Sublethal60 Co γ-irradiation of the bacterium Micrococcus radiodurans in aqueous suspension results in a loss of up to 6% of its cellular dry weight and 30% of its wet weight. In the process some specific cell wall polysaccharides, including a polymer of glucose and N-acylated glucosamine, are released into the surrounding medium. These polysaccharides appear to originate from a hydrophobic site in the middle, lipid-rich, cell wall layer. The damage to this layer which results in the release of these and other polymers may be due to a disruption of this hydrophobic site. The polysaccharide containing glucose and N-acylated glucosamine exists as a high molecular weight polymer in unirradiated cells, but irradiation causes some degradation prior to release. In a free state this polysaccharide is considerably less sensitive to radiolytic degradation than in a bound state. Free radicals generated from surrounding water by ionizing radiation initiate the release, hydroxyl radicals being the most important species. Oxygen protects the cell wall against loss of the polysaccharides, apparently by a mechanism which does not depend on the ability of O2 to scavenge hydrogen atoms and aqueous electrons.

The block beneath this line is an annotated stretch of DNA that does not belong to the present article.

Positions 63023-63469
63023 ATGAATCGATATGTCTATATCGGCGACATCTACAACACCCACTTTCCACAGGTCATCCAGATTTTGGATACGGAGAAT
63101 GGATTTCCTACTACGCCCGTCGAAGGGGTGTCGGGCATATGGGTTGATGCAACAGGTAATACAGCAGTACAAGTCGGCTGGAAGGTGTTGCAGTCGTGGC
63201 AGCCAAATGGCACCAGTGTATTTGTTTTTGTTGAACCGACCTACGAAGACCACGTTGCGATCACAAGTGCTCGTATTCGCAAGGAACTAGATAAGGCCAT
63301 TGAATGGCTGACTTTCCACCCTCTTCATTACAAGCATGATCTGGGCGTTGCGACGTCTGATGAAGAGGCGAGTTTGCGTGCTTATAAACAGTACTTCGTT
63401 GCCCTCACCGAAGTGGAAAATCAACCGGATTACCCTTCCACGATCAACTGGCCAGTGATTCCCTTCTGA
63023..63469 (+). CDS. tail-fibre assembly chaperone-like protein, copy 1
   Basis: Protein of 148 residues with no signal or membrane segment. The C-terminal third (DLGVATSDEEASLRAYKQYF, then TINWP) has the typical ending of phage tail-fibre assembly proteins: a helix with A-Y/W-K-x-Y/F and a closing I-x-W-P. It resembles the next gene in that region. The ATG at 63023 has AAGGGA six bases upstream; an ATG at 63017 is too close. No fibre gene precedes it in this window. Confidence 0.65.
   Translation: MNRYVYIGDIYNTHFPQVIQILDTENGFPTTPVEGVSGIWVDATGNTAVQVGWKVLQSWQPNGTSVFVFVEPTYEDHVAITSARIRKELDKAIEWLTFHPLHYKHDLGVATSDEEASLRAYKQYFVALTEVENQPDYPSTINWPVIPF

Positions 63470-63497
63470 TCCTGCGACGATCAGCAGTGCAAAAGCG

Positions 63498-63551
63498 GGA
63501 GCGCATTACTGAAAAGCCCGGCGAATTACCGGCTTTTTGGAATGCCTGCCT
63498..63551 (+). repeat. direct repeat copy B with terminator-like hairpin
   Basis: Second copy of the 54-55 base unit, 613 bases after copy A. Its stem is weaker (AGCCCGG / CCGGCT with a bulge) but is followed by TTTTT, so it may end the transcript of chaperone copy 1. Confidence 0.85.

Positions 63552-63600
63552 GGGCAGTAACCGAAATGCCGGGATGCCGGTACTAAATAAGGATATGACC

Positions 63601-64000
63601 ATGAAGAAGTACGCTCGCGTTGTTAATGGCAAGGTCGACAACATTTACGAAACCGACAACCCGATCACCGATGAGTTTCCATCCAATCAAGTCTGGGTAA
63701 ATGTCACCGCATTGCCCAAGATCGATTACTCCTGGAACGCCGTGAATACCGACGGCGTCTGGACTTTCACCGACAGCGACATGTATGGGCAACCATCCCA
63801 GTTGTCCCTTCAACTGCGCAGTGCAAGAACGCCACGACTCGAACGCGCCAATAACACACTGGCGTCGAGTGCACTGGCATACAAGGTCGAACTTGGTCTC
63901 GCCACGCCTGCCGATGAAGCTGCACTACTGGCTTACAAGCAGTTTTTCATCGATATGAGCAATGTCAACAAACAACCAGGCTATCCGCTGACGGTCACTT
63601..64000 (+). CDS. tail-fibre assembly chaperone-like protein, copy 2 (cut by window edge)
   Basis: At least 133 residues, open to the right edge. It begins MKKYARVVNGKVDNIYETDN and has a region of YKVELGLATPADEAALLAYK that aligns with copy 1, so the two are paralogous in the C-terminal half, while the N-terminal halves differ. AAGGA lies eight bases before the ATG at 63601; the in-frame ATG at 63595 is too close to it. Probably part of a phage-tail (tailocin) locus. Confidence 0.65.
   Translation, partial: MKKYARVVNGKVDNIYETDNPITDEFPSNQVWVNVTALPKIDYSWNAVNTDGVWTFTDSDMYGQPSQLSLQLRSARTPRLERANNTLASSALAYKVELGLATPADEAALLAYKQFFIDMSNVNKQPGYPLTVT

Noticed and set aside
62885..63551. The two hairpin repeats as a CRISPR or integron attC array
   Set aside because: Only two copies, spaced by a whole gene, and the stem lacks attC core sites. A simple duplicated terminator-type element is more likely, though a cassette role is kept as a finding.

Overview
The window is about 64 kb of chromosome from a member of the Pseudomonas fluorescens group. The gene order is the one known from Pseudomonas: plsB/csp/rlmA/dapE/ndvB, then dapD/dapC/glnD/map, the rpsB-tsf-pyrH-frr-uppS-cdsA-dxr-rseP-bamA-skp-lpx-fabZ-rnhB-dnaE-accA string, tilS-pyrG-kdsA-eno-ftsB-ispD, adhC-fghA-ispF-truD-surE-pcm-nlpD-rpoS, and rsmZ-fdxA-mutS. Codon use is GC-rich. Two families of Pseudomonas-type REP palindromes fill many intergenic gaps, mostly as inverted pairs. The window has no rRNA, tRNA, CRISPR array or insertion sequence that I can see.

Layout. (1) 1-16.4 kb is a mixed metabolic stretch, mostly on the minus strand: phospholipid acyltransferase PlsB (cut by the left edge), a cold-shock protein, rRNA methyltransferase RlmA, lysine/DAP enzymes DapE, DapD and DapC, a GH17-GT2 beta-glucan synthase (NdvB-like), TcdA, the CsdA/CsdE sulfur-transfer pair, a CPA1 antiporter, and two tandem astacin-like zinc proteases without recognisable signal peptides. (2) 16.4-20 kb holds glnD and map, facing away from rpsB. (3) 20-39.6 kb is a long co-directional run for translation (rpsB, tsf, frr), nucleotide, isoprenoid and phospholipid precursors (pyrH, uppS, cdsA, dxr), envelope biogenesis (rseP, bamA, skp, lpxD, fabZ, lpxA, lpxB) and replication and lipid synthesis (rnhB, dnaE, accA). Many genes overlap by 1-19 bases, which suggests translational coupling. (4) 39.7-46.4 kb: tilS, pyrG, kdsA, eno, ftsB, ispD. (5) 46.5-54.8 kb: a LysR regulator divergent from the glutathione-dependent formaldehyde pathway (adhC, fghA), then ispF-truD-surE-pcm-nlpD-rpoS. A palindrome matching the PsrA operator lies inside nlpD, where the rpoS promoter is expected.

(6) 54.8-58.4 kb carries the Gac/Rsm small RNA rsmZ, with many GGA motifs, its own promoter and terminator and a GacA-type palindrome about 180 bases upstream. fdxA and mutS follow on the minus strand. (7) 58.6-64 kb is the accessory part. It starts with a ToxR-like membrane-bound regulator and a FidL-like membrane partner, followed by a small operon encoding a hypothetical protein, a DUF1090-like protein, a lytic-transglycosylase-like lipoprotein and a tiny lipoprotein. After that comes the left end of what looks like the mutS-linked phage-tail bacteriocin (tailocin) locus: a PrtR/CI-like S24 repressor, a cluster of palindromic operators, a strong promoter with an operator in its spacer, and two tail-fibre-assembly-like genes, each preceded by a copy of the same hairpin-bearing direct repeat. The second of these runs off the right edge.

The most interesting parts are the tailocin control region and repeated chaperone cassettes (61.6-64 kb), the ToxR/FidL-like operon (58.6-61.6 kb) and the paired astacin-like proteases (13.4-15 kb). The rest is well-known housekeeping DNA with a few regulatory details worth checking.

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R. E. J. Mitchel; Ionizing Radiation Damage in Micrococcus radiodurans Cell Wall: Release of Polysaccharide. Radiat Res 1 April 1976; 66 (1): 158–169. doi: https://doi.org/10.2307/3574364
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